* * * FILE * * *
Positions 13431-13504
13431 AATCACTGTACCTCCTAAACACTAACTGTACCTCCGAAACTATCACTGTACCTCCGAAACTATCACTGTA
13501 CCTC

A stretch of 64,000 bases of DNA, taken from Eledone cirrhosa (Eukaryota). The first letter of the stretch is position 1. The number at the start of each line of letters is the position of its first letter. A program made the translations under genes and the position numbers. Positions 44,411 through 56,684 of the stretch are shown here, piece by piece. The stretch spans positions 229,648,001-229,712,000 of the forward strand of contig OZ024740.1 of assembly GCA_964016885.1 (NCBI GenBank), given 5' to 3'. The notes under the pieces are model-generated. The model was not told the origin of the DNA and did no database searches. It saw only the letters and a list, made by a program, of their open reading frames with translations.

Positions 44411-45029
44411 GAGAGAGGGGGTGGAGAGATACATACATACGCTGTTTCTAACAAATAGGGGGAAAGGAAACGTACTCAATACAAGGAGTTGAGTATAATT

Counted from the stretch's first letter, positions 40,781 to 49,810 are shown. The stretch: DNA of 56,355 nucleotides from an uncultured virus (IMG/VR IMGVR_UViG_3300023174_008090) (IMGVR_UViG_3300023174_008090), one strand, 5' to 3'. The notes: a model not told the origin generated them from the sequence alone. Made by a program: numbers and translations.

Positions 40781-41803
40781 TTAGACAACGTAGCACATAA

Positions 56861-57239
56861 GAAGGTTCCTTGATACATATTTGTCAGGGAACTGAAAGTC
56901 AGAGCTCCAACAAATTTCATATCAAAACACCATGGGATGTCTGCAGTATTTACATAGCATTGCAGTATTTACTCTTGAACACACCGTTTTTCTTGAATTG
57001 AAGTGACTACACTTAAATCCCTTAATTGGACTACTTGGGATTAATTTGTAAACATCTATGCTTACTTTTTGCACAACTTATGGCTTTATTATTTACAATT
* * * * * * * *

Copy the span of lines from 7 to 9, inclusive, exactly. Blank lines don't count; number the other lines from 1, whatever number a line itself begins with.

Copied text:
Counted from the stretch's first letter, positions 40,781 to 49,810 are shown. The stretch: DNA of 56,355 nucleotides from an uncultured virus (IMG/VR IMGVR_UViG_3300023174_008090) (IMGVR_UViG_3300023174_008090), one strand, 5' to 3'. The notes: a model not told the origin generated them from the sequence alone. Made by a program: numbers and translations.

Positions 40781-41803
40781 TTAGACAACGTAGCACATAA